Ibrahim Muhanna, Chairman, I.E Muhanna group

Ibrahim Muhanna is the chairman of the i.e. Muhanna Group, a leading actuarial firm in the region and publisher of specialized financial strength ratings on Middle Eastern insurance companies. His company also produced the calculations used in devising a program for a Lebanese pension scheme. Executive talked to Muhanna about the situation in the regional insurance market and the evolution of the Lebanese insurance sector.

E What is the importance of financial supervision for insurance companies?

The importance of financial strength for insurance companies is a little bit different than the importance of financial strength for any other industry. If you go to buy a piece of furniture, you certainly want it to last and be of good quality and expect the factory to be of a good standing. But you see what you are buying and your cost is limited to what you pay for that piece of furniture. You bought a chair for a $100, so that’s it and if it does break, the $100 is the end of the story. With insurance, you pay $100 for the policy and the issue is to insure a risk of $10,000 or $100,000 – not the refunding of the $100 when something goes wrong. You cannot take the chance of that company not being in good financial standing.

E Is it easy to discern the credibility of an insurance company?

The man on the street, whether he is a doctor or engineer or lawyer, is not professionally fit to analyze the standing of an insurance company. He mostly has to rely on word of mouth and reputation. This is where a third party, such as a ratings agency, can pass an opinion. A ratings agency can pass a light opinion on an insurance company based upon publicly available information. It can pass a very strong opinion if it is allowed to do a proper due diligence, visit the company, inspect its systems and controls, see all checks and balances, see the structure of the board and so on. Rating is all about that we pass an opinion on the probability of this company defaulting on its obligations. The higher the rating, the lower is the probability of default.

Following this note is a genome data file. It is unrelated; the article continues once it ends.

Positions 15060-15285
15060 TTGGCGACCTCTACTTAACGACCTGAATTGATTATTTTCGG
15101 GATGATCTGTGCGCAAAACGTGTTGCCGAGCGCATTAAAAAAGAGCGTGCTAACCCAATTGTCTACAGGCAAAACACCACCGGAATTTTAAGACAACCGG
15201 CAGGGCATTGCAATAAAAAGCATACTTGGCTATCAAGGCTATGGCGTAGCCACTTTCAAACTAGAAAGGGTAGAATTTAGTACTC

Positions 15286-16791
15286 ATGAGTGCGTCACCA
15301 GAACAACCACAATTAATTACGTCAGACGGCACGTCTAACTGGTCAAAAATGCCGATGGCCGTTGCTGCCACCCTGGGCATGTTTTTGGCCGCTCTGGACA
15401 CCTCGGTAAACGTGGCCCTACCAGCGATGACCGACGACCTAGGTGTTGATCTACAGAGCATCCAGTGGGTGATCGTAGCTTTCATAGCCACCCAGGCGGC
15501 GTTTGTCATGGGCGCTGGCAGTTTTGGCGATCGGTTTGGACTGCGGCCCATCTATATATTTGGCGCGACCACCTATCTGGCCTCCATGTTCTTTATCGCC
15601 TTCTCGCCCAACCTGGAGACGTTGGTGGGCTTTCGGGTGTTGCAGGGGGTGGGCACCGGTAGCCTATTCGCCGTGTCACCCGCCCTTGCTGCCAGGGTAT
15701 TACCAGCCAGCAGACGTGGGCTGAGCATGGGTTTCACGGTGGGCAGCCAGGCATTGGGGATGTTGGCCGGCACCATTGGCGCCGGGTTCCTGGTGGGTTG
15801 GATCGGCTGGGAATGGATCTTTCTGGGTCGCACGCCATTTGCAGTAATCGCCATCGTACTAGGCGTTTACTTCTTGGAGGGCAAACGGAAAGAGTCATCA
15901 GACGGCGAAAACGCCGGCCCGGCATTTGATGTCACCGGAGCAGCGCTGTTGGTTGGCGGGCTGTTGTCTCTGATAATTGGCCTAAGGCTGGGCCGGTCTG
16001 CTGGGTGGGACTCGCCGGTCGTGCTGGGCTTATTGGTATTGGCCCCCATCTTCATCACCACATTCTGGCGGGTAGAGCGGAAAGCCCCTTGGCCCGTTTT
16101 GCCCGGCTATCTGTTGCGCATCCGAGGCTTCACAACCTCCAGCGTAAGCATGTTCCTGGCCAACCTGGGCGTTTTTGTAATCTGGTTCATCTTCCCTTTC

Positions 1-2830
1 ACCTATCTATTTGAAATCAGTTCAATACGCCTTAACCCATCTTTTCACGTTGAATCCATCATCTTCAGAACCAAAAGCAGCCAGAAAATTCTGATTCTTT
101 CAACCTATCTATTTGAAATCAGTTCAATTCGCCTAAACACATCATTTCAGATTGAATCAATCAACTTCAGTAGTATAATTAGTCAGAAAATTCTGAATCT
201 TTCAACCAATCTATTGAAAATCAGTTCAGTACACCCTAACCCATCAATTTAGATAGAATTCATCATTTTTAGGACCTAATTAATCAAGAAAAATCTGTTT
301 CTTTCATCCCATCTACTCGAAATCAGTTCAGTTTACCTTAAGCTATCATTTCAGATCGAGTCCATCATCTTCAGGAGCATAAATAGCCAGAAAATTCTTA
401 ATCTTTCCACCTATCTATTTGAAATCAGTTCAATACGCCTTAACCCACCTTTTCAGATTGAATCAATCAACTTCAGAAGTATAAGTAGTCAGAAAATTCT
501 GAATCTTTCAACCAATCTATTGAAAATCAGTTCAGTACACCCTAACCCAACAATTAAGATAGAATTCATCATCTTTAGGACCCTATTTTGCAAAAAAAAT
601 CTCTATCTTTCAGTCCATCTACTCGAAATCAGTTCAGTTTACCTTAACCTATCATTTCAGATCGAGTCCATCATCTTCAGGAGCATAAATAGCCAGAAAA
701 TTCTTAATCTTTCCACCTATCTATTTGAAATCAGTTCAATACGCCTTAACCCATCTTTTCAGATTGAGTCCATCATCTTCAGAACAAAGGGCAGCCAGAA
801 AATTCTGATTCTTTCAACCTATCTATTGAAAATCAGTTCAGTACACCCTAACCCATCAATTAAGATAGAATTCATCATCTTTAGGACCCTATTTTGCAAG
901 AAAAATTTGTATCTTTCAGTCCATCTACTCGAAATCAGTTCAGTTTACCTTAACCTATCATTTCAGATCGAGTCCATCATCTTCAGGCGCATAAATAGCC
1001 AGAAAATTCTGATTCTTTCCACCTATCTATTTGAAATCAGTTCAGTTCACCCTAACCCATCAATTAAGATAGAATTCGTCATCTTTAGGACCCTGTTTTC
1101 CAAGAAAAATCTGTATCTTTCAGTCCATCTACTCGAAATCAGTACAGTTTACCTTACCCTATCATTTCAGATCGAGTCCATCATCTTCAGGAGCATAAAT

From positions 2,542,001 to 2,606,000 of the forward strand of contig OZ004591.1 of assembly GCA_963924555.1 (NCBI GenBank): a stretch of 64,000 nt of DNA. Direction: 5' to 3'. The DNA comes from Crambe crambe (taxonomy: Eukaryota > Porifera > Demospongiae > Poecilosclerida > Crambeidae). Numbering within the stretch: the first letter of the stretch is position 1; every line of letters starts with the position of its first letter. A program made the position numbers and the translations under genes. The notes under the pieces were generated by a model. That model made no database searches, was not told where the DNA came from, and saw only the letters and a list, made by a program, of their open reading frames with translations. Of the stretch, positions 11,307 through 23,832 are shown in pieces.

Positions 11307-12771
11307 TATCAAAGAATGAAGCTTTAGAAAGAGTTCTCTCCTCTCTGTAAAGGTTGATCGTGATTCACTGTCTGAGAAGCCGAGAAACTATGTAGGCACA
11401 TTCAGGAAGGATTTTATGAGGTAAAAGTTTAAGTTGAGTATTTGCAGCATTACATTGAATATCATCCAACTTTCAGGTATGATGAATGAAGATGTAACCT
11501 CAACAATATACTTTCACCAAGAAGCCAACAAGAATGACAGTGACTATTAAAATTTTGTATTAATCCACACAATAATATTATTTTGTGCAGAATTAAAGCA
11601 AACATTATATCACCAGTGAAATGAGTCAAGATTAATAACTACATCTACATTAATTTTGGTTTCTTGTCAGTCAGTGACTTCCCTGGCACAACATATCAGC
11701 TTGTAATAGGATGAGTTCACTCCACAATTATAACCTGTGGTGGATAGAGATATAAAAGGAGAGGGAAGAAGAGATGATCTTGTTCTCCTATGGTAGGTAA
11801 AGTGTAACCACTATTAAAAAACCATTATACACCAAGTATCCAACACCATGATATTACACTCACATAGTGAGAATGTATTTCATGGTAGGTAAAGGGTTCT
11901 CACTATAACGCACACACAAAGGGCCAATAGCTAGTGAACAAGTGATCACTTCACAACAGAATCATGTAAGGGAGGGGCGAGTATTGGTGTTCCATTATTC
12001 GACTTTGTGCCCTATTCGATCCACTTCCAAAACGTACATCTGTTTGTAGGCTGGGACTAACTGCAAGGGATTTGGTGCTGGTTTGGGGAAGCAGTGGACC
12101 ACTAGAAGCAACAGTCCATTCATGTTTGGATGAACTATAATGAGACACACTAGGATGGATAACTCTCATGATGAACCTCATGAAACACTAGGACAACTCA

E Do you expect Lebanon’s proposed new insurance law to be adopted, and do you see it as beneficial for improving financial strength and sector transparency?

The law is going to come, although things are sometimes slower than you would expect. The whole world is heading towards proper financial regulation. That is not only because of outside pressures such as those coming from the World Bank, the IMF and the Basel Accord. We also see pressures from inside of Lebanon coming from people who demand proper regulation of the financial sector. The insurance sector needs definitely to be regulated, especially since we need more and more to establish life insurance, which means long-term obligations.

E What makes regulation of the life sector specifically important?